The Dalai Lama's peaceful "Middle Way" policy has failed to improve the situation inside Tibet. A growing number of Tibetans believe a less conciliatory position would improve their negotiating power; some advocate full independence or orchestrated campaigns of nonviolent "noncooperation" inside Tibet.

A stronger stance would carry risks. Not least, it would make it harder for the international community to support Tibet. One glimmer of encouragement on that score has recently come from Europe, where French President Nicolas Sarkozy and the EU Parliament announced they will meet the Dalai Lama next month.

For the moment, it looks like China is winning in what is essentially a waiting game. Beijing is betting that when the Dalai Lama, 73, passes away, the Tibetan community will be divided and weak. Meanwhile, Han Chinese continue to stream into the Tibetan plateau, and Tibetan children are being educated in Mandarin and groomed for assimilation.

As the Dalai Lama meets with his followers this week, we hope Beijing will be listening -- and will realize that that his vision for an autonomous Tibet within China's borders is the best path to a peaceful solution.


Repression continues in Tibet, foreign media still unable to investigate

Reporters Without Borders deplores the Chinese government’s lack of goodwill towards foreign journalists trying to visit Tibet and its repressions of Tibetans who dare to talk about what has happened to them. A Tibetan monk, for example, was arrested three days ago after speaking openly in a video and answering a foreign journalist’s questions about the torture he underwent in prison.

“The simple fact that the freedom of movement and freedom to interview granted to foreign journalists are not been applied in Tibet shows that a state of exception still exists in the province,” Reporters Without Borders said. “The foreign journalists who have managed to get into Tibet confirm that a heavy military and police presence has imposed a climate of fear for most Tibetans. The news blackout is designed to prevent journalists from carrying out an independent evaluation of the toll from last March’s unrest.”

The press freedom organisation added: “We above all urge the Chinese government to allow foreign journalists to travel freely to Tibet. The government must also, as a matter of urgency, release all Tibetans held for expressing their views or for providing information about the situation in the province.”

Jigme Guri, a Buddhist monk at Labrang monastery (in Gansu province) was arrested by about 50 police and soldiers on 4 November after recording a video in which he spoke openly about the torture to which he was submitted after being arrested in March. He also answered an Associated Press reporter’s questions in September, explaining how he was hung by his arms and beaten to make him confess to leading the March protests in Labrang. The authorities have not provided any information about him since his second arrest.

The Chinese authorities announced on 17 October that rules allowing foreign journalists freedom of movement and freedom to interview would remain in force. But these rules do not apply to the Tibetan region, which the press can only visit after obtaining the agreement of the local authorities. Very few of such permits are given to foreign reporters.

In August, Agence France-Presse reporters tried to visit the Tibetan region of Garze, in Sichuan province, where soldiers had opened fire on demonstrators a short while before. They managed to get as far as Kangding, but it proved impossible to continue to Garze. On the instructions of the authorities, all drivers were refusing to take foreigners there. The reporters saw a significant military presence in both the cities and the countryside, and strict police control around Buddhist temples.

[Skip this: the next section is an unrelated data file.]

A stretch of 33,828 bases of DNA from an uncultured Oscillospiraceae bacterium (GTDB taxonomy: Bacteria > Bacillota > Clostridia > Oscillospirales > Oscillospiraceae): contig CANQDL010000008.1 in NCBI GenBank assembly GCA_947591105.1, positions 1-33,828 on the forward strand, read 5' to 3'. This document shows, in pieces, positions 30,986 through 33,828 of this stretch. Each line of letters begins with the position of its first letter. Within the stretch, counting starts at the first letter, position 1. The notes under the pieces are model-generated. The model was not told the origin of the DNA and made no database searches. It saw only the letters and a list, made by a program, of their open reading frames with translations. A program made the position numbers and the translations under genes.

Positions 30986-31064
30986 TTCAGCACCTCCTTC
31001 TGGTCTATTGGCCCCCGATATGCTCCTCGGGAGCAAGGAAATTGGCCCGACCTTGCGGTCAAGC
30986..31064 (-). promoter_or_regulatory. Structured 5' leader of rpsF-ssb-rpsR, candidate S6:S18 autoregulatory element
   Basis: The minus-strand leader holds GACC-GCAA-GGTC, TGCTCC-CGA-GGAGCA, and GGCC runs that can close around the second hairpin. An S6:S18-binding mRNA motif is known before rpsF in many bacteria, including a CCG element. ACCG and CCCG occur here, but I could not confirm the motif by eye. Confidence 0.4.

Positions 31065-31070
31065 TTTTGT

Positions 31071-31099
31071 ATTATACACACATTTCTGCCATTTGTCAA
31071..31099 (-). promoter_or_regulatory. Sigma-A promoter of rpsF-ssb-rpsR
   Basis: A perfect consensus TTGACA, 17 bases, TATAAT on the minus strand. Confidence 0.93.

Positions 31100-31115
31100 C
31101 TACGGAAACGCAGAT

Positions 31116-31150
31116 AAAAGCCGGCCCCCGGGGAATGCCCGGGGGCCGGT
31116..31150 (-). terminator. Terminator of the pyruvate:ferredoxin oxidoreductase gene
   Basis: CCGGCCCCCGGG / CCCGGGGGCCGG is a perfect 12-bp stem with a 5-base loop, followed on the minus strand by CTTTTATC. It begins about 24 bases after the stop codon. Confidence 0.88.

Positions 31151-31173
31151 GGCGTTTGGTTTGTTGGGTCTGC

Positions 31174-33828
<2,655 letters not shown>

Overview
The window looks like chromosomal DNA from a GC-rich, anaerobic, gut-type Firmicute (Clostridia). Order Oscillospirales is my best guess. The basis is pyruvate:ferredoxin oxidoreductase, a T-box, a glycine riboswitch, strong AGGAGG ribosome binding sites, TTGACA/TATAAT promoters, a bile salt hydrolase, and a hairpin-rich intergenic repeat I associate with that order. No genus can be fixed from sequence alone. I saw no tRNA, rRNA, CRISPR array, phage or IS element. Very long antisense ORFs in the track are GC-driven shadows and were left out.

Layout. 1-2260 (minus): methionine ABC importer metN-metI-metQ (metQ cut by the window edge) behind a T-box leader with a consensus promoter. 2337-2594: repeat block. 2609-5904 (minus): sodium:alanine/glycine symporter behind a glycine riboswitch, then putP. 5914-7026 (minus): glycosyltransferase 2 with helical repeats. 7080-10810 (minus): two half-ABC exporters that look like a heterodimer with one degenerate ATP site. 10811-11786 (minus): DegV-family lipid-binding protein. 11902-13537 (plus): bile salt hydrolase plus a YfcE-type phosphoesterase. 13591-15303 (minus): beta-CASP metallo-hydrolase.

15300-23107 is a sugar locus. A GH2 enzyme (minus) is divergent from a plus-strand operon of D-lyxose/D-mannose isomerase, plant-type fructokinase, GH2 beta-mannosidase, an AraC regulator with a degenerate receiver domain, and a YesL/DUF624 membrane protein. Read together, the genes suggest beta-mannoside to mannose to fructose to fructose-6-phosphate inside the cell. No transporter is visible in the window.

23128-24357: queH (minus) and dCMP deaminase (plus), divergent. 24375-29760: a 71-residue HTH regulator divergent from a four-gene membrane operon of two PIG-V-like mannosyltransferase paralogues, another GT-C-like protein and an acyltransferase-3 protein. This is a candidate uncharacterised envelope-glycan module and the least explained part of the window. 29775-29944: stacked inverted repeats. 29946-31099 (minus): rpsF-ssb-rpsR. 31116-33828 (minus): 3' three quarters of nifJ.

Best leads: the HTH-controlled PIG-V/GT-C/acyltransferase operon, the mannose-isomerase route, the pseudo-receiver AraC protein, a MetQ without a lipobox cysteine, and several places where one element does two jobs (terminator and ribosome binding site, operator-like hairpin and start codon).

There are many police controls around Tibet and provinces with a Tibetan population, as well as around the Tibetan capital of Lhasa, where a permit has to be obtained in order to travel to Shigatse or Gyantse.

No foreign journalist has been able to cover the trials of Tibetans accused of participating in the March riots. According to a recent statement by a Chinese official, at least 55 people have been given prison sentences.

Several foreign journalists have told Reporters Without Borders it has become much harder to work in Tibet since the riots. “Far fewer people dare to talk now,” said a European journalist who went to Tibet in August.” “And investigating what happened in March is an ordeal. You can read the fear on their faces.” Like the other journalists, she travelled to Tibet on tourist visa.

“The massive army and police presence and the cameras installed in many parts of the city create a general feeling of mistrust and paranoia,” another European reporter said. “The Tibetans know they are taking a big risk if they talk to a foreigner.”

A journalist who recently returned from Lhasa said: “Many of the people living in Lhasa are convinced there are microphones and cameras at street corners, in the shops and in taxis. Everyone is suspected of being an informer so they avoid answering questions. People are less afraid in the rural areas.”

She added: “Some monasteries are almost empty. It is easy to see that certain monks and guards are there to keep you under surveillance. They try to prevent direct conversations with foreigners.”

Tibetan writer and blogger Woeser also described this climate of fear during a visit to Lhasa in August, before she was arrested and forced to leave Tibet.

Although some Internet caf├ęs in Lhasa allow foreigners to visit them, websites such as Facebook are often inaccessible. A Tibet specialist living in France said Tibetan online chat forums are much less active since then March events.

It has meanwhile been reported that Ludrup Phuntsok, a 23-year-old monk living at Achog Tsenyi monastery in Ngaba, was sentenced on 28 October to 13 years in prison for helping to edit the book “Mahseng Zhedra.” Three other monks at the same monastery received prison sentences for unknown reasons. Documentary filmmaker Dhondup Wangchen and local TV presenter Washu Rangjong are still being held without trial.